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things, finis rerum, -and end of names and dignities, and whatsoever is terrene; and why not of De Vere? For where is De Bohun?—where is Mowbray?-where is Mortimer? Nay, what is more and most of all, where is Plantagenet? They are entombed in the urns and sepulchres of mortality. And yet, let the name and dignity of De Vere stand so long as it pleases God.”
And alas! we can now ask, Where is De Vere? This great Earldom of Oxford was created in 1142, and has disappeared long ago in the limbo of peerages said to be in abeyance.
In these days, Antony, when peerages are bought by men successful in trade and sold by men successful in intrigue, such elevations in rank have ceased to be regarded as the necessary concomitants of "great honour" and "high and noble dignity"; so that it has long been more reputable in the House of Lords to be a descendant than an ancestor. But among the older great families there still remains a pride that has descended unsullied through many generations, which serves as a fine deterrent from evil deeds, and a constant incentive to honour—and in England the history of great names can never be totally ignored, even though the country may be ruled by persons who do not know who were their own grandfathers.
Nothing is more ridiculous and cheap than to sneer at honourable descent from famous ancestors; it divertingly illustrates the fable of the sour grapes.
Your loving old
MY DEAR ANTONY,
You will have seen from the extracts I have already quoted to you of the writers of the Elizabethan age that the style of all of them possesses something large and resonant, something that may be said to constitute the “grand style" in prose; and this quite naturally without effort, and without the slightest touch of affectation.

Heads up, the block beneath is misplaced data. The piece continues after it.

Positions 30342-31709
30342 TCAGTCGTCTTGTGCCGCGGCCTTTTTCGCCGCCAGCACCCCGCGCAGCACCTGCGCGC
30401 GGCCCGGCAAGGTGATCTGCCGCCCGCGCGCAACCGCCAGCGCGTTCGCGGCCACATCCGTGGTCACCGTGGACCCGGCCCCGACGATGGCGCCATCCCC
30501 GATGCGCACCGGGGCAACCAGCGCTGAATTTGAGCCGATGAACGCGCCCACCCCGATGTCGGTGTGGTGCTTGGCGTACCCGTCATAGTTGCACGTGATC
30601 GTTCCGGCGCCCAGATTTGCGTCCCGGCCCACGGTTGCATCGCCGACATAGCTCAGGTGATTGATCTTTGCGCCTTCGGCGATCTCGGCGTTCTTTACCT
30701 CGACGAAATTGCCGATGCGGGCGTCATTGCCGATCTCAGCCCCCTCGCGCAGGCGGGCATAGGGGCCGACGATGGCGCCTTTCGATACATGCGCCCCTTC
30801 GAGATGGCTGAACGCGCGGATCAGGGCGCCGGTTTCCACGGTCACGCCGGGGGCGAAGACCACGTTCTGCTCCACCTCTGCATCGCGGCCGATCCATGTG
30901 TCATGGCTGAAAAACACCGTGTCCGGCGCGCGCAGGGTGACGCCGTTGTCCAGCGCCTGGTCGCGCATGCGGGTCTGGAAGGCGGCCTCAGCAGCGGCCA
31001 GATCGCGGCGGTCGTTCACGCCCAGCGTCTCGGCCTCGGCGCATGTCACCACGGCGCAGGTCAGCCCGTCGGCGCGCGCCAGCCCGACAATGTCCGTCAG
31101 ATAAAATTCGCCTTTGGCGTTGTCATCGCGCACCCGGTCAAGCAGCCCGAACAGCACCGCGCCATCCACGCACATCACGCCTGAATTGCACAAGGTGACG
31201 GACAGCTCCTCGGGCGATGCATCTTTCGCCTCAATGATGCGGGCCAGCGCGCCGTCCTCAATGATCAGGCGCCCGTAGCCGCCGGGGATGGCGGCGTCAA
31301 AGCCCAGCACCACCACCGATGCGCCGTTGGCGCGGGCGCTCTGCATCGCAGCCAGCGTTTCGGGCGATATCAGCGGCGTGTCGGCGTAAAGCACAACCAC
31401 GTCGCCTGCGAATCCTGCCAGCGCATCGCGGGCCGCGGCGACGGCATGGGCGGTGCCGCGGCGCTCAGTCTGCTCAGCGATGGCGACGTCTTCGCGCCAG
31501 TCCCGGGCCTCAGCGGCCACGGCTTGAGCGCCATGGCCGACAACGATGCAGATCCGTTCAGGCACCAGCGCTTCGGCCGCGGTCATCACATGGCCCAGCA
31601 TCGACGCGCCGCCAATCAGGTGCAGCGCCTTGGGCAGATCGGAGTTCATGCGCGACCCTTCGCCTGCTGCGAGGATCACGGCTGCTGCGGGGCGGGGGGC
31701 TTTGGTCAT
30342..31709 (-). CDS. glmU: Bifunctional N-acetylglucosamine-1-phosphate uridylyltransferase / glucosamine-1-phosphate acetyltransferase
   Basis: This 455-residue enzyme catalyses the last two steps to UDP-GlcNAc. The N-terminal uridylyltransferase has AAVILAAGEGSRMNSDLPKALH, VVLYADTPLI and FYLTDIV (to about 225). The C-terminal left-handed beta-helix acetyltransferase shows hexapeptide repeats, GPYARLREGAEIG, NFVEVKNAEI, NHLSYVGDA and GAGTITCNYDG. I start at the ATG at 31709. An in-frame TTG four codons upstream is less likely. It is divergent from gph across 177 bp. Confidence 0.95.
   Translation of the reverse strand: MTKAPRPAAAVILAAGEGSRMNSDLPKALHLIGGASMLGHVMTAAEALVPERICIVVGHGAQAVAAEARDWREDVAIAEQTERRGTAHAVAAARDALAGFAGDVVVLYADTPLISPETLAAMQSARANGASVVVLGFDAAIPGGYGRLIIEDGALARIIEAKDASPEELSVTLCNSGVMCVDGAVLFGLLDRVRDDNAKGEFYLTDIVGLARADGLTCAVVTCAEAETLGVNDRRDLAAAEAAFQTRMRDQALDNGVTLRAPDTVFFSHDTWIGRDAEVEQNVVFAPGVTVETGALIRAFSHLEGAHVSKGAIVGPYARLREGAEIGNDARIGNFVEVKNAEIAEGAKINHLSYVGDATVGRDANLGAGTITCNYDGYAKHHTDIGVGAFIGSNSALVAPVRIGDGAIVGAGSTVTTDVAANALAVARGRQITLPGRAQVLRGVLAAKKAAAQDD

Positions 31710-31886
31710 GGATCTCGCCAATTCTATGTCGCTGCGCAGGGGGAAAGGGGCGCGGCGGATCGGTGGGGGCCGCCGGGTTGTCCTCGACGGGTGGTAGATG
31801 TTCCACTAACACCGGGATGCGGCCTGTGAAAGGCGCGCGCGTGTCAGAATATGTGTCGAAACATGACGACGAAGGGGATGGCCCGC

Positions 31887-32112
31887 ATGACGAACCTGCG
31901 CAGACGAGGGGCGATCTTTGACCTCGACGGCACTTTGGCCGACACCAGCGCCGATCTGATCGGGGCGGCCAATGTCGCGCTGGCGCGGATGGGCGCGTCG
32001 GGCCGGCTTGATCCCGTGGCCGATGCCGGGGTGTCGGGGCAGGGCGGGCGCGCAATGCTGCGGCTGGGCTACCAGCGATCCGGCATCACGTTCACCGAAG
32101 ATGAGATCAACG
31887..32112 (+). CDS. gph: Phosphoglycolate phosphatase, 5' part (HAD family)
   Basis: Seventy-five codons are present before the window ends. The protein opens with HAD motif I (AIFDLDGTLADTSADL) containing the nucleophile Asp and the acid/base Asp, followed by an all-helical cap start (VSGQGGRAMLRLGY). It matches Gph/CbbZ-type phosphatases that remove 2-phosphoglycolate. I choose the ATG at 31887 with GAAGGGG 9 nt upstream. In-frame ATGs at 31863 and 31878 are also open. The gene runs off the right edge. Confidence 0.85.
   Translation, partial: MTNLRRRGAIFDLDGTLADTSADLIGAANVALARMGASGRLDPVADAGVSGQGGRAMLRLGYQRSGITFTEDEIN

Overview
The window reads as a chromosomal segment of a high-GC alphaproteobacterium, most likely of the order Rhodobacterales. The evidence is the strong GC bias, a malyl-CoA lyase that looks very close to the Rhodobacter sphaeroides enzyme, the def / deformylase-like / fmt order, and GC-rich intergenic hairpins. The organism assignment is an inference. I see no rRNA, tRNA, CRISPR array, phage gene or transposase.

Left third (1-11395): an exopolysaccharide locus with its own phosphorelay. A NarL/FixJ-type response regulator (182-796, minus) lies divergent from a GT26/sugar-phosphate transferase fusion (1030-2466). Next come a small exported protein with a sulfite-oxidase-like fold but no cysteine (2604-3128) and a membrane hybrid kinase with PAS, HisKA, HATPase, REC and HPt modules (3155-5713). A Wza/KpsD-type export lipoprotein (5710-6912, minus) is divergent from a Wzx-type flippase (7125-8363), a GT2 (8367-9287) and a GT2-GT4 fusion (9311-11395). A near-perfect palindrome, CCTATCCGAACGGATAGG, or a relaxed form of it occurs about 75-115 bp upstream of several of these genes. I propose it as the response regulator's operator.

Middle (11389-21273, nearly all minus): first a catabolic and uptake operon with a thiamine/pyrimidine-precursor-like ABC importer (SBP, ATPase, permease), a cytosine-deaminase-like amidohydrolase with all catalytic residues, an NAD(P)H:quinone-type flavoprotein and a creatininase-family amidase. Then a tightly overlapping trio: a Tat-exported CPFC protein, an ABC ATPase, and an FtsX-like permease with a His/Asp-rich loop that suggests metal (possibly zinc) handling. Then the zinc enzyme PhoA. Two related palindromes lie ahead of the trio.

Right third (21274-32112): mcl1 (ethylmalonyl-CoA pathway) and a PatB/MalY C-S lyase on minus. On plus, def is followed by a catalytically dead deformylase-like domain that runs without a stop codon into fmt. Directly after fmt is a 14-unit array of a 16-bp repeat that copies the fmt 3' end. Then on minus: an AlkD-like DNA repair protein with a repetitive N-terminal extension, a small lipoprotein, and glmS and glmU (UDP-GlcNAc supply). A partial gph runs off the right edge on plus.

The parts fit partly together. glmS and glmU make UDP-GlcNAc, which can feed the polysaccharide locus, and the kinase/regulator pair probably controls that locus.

A great writer who came immediately after the Elizabethans—namely, Sir Thomas Browne, who lived from 1605 to 1682—displays the development in his style of something less simple and more precious than ruled in "he former generation.
It is difficult to select any passage from his works where all is so good. He was curious
. and exact in his choice of words and com
manded a wide vocabulary. There is deliberate ingenuity in the framing of his sentences, which arrests attention and markedly distinguishes his style. His Urn Burial, in spite of its elaboration, reaches a grave and solemn splendour.
The fifth chapter, which begins by speaking of the dead who have "quietly rested under the drums and tramplings of three conquests, rises to a very noble elevation as English prose.
Here I quote one paragraph of it, characteristic of the whole:
“Darkness and light divide the course of time, and oblivion shares with memory a great part even of our living beings; we slightly remember our felicities, and the smartest strokes of affiction leave but short smart upon us. Sense endureth no extremities, and sorrows destroy us or themselves. To weep into stones are fables. Afflictions induce callosities; miseries are slippery, or fall like snow upon us, which notwithstanding is no unhappy stupidity. To be ignorant of evils to come, and forgetful of evils past, is a merciful provision in nature, whereby we digest the mixture of our few and evil days, and, our delivered senses not relapsing into cutting remembrances, our sorrows are not kept raw by the edge of repetitions. A great part of antiquity contented their hopes of subsistency with a transmigration of their souls,-a good way to continue their memories, while having the advantage of plural successions they could not but act something remarkable in such variety of beings, and, enjoying the fame of their passed selves, make accumulation of glory unto their last durations. Others, rather than be lost in the uncomfortable night of nothing, were content to recede into the common being, and make one particle of the public soul of all things, which was no more than to return into their unknown and divine original again. Egyptian ingenuity was more unsatisfied, contriving their bodies in sweet consistencies, to attend the return of their souls. But all was vanity, feeding the wind, and folly. The Egyptian mummies, which Cambyses or Time hath spared, avarice now consumeth. Mummy is become merchandise.